Look For Changes in the Estate Tax Laws In the Fourth Quarter of 2009

By Denice A. Gierach – August 1, 2009

Back in 2001, there was a major change in the estate tax law. One part of this change involved the amount of exemption for federal estate taxes. The significance of the exemption amount is that when a person dies, the total of their assets must exceed the exemption amount before their estate was required to pay any federal estate taxes.

The 2001 law set the amount of the exemption beginning in 2002 at $1.0 million and raised that amount in the subsequent years to an amount of $3.5 million in the year 2009. The law then eliminated federal estate taxes for the year 2010, meaning that if a person died in that year, no matter how much that they owned at death, there would be no federal estate taxes. Their estates would not receive the stepped up basis of fair market value as of date of death if the person died in 2010, resulting in potential capital gains taxes instead when the assets owned by the decedent were sold. According to this 2001 tax law, in the year 2011, the federal estate tax would come back to life and the exemption amount would be $1.0 million (not the $3.5 million from 2009).

Now that we are coming closer to the year where there are no federal estate taxes and the year in which the exemption is substantially lowered, there is much activity in Congress concerning what should be done about the federal estate tax. With no federal estate tax in 2010 and a very low exemption, the chances that Congress will fail to amend the provisions concerning the exemption amount are almost nil.

There are at least four bills before either the House Ways and Means Committee or the Finance Committee. Three of the bills have an exemption of at least $3.5 million, one of them has an exemption of just $2.0 million. One of bills increases the exemption amount over time to $5.0 million by 2015. Three of the bills have included provisions to allow for the portability of the exemption between spouses. What this means is that if the first spouse to die does not use all of his or her exemption amount because he or she had insufficient assets, the unused portion can be carried over to the surviving spouse to be used at his or her death.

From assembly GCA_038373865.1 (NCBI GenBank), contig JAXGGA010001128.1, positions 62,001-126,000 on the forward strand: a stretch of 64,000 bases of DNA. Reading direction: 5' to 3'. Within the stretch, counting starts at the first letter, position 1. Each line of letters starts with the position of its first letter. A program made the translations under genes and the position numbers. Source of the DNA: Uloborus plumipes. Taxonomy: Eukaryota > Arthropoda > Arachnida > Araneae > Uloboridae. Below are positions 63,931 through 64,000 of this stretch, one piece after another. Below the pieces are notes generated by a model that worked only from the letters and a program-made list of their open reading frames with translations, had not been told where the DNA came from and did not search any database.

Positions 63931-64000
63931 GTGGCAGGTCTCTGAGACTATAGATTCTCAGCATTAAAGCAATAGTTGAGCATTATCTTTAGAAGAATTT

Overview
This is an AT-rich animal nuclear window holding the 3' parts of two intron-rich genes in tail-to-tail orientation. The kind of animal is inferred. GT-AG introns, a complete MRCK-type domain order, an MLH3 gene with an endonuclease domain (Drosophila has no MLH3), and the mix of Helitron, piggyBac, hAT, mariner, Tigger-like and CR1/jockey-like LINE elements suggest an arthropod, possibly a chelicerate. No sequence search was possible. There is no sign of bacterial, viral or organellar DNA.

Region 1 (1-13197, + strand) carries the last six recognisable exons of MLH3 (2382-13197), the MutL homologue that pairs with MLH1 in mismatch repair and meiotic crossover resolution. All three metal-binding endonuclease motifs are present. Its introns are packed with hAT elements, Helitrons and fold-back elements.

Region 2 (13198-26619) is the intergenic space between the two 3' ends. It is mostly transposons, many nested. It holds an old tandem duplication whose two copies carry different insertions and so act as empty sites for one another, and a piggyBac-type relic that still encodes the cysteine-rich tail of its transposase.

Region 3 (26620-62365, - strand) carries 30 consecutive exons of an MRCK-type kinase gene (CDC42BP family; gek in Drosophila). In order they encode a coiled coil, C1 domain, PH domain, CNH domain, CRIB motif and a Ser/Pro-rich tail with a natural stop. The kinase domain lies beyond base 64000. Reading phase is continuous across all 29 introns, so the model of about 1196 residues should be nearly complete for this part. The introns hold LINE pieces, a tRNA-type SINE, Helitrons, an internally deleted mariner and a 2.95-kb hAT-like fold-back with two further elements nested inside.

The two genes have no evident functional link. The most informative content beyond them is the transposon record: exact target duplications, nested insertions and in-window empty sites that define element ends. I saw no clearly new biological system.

Assuming that the exemption amount remains at $3.5 million or increases to $5.0 million, there may be a planning opportunity for many people who presently have one trust for each spouse. If the total of the assets held by both spouses is under the exemption amount and is expected to be under that amount, people may be able to use one joint trust (instead of the two trust scenario), which will simplify the estate planning for many individuals.

While all of this is uncertain at this time, and is especially uncertain in view of the significant spending bills that have passed through Congress in recent times, one thing is for sure—Congress will act on this change sometime this year yet. If it happens to go into 2010, the provisions will probably be made retroactive to the beginning of 2010.